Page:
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Understanding the Difference Between a Herniated Cervical Disc and Lumbar Herniated Disc

Herniated discs are one of the most common causes of back pain. Your back consists of 33 bones, with a cushioning spinal disc between each one. When a disc slips out of place or ruptures, it’s known as a herniated disc.

Not everyone who has a herniated disc experiences symptoms. But if you’re bothered by pain, tingling, or numbness, it’s time to learn more about herniated discs. 

A damaged disc can press on nerves in your spine, causing pain in your back, arms, or legs. Where you feel the pain and notice symptoms depend on where the herniated disc is located along your spine. Cervical herniated discs develop in your neck, while lumbar herniated discs are in your lower back.

Offering a range of solutions from conservative therapy to spine surgery, George Kakoulides, MD is here to help you find relief from your pain. The symptoms and severity of your herniated disc might vary, but treatment can minimize your pain and help your spine heal.

Herniated discs explained

Spinal discs are made of tough, rubbery fibers. They stack between your vertebral bones, cushioning your spine as you bend and move. The discs are strong on the outside, but they have a jelly-like nucleus in the center.

If a disc gets weak or damaged, the nucleus can bulge out and cause the disc to get herniated. The bulge can compress nerves inside your spinal canal, causing pain, tingling, and other symptoms.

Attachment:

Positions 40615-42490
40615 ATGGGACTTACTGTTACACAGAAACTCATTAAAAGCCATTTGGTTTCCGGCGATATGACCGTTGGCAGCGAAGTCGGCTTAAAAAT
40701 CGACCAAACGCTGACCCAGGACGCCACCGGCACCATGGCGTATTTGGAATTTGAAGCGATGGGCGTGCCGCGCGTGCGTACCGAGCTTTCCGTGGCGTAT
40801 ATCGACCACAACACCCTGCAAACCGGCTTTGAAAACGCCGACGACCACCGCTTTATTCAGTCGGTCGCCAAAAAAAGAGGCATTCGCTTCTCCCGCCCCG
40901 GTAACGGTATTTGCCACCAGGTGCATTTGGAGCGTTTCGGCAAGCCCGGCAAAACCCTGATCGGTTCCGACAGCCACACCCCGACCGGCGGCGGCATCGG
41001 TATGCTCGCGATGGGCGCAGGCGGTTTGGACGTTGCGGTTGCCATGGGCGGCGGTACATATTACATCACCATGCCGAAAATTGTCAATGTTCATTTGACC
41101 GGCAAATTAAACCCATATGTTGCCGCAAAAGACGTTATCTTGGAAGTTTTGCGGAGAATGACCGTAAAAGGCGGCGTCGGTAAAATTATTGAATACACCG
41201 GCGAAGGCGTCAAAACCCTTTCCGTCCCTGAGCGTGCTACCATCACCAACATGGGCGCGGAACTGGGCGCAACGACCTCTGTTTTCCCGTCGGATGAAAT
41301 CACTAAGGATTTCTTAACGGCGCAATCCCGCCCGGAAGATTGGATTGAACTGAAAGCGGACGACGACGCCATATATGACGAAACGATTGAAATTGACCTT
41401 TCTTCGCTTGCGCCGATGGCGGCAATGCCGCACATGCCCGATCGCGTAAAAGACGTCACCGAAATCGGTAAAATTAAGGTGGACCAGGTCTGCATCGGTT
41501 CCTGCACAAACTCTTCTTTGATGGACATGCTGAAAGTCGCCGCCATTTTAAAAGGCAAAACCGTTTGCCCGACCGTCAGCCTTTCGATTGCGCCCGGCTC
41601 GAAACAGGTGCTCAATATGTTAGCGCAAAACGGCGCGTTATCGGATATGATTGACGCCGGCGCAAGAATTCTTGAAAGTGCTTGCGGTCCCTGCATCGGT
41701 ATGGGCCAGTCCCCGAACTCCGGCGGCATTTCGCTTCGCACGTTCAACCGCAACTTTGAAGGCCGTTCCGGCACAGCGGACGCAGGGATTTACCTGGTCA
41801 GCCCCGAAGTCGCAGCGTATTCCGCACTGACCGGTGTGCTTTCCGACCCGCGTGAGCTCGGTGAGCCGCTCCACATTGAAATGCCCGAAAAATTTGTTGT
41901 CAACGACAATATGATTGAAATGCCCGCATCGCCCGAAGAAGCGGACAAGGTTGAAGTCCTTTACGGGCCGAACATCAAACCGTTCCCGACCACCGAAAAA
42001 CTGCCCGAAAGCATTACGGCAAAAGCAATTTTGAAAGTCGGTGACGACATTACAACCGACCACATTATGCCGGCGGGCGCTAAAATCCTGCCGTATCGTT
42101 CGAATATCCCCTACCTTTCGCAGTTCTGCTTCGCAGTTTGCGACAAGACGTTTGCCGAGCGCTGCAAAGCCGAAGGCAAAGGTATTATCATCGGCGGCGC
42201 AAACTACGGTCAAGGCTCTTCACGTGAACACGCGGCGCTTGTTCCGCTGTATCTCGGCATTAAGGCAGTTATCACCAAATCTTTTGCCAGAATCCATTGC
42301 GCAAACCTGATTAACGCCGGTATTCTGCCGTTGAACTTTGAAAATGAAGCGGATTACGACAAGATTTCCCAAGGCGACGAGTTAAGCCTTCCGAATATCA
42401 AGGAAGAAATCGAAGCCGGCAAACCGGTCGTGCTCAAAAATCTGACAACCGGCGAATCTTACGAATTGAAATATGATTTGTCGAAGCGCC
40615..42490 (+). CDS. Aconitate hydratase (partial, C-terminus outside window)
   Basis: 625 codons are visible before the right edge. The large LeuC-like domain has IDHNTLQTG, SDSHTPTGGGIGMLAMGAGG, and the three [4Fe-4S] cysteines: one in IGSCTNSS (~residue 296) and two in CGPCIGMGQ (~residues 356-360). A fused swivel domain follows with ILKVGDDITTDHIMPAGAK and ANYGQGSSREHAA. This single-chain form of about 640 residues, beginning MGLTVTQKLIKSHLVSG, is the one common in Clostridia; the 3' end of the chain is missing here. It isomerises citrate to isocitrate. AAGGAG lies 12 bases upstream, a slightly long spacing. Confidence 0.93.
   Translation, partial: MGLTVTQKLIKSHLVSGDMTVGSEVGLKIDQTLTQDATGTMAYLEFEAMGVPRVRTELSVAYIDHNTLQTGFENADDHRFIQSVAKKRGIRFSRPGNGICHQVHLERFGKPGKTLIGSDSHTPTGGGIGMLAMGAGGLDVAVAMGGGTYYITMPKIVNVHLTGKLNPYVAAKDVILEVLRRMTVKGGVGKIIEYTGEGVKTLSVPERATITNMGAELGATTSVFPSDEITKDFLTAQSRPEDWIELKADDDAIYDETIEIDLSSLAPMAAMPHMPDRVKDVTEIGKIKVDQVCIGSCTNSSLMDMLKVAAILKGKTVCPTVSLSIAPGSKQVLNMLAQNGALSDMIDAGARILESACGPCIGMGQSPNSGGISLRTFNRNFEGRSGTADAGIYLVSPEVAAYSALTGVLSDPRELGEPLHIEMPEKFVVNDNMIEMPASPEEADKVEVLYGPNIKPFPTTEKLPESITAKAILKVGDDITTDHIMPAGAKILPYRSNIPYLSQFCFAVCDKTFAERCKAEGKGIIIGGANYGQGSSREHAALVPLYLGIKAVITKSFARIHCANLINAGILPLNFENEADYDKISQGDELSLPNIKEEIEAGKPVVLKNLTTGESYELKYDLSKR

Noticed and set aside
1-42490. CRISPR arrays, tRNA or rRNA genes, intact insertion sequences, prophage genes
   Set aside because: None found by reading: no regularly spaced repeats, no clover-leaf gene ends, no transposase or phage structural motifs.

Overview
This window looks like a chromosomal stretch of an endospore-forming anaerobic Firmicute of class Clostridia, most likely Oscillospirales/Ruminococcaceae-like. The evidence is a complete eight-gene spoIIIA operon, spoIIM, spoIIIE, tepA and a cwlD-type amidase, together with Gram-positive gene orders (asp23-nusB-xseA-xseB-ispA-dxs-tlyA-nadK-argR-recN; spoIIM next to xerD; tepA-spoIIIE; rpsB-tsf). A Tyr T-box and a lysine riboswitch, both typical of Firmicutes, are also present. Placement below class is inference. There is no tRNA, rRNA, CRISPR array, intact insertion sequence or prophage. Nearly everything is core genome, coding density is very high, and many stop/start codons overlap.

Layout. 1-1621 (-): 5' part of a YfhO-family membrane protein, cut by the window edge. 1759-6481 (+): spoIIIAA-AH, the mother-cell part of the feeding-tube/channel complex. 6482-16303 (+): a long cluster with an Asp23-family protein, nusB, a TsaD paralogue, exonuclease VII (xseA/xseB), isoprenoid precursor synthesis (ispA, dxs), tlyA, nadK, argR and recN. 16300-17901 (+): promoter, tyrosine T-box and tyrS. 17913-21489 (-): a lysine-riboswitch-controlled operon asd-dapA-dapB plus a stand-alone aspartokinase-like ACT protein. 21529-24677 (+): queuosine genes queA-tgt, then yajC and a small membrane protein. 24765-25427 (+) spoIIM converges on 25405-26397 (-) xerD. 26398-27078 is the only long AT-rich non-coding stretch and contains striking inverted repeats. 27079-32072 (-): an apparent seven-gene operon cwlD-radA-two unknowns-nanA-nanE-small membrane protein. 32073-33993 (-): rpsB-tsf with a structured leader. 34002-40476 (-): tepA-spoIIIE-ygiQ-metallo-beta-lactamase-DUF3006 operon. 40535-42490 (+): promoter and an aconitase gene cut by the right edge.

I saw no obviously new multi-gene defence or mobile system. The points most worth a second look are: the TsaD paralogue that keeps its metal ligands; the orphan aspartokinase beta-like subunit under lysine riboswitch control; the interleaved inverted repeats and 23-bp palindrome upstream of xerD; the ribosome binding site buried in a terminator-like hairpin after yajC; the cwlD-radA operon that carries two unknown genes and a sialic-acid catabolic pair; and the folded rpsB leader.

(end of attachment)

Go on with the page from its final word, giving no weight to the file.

The most common cause of herniated discs is age-related wear and tear. Over the years, discs begin drying out. They can shrink and stiffen, making herniated discs more likely to occur. In rarer cases, discs can herniate as a result of an accident or injury.

While the condition itself is often the same no matter where it's located in your spine, the symptoms you experience can vary significantly. The biggest difference between cervical herniated discs and lumbar herniated discs are the symptoms and location of your pain.

Symptoms of a cervical herniated disc

A cervical herniated disc is located within the top seven vertebrae in your neck or the cervical spine. When a disc in your neck wears down or gets damaged, it can start to press on nerves connecting your neck to your head and arms.

Signs of a cervical herniated disc may include:

Pain from a cervical herniated disc is generally contained to your neck, head, and arms. If you’re suffering nerve pain or other symptoms in your lower body, it might be a lumbar herniated disc.

Symptoms of a lumbar herniated disc

The lumbar spine has five vertebrae and it’s located at the base of your back. Herniated discs in the lumbar spine can cause lower back pain and symptoms may spread to your legs and feet.

Signs of a lumbar herniated disc include:

In some cases, a lumbar disc may flatten completely and cause spinal instability. If you suffer a loss of bladder or bowel control along with back or leg pain, seek immediate medical care. Severe nerve damage may require surgery to prevent permanent neurological complications. 

You don’t have to live with back or nerve pain caused by a herniated disc. If any of these symptoms sound familiar, schedule an appointment with Dr. Kakoulides. He specializes in comprehensive evaluations to diagnose your condition, providing tailored solutions for your pain without overprescribing unnecessary treatments.

Contact one of our locations in Huntington, Smithtown, or West Islip, New York, to book your appointment today.

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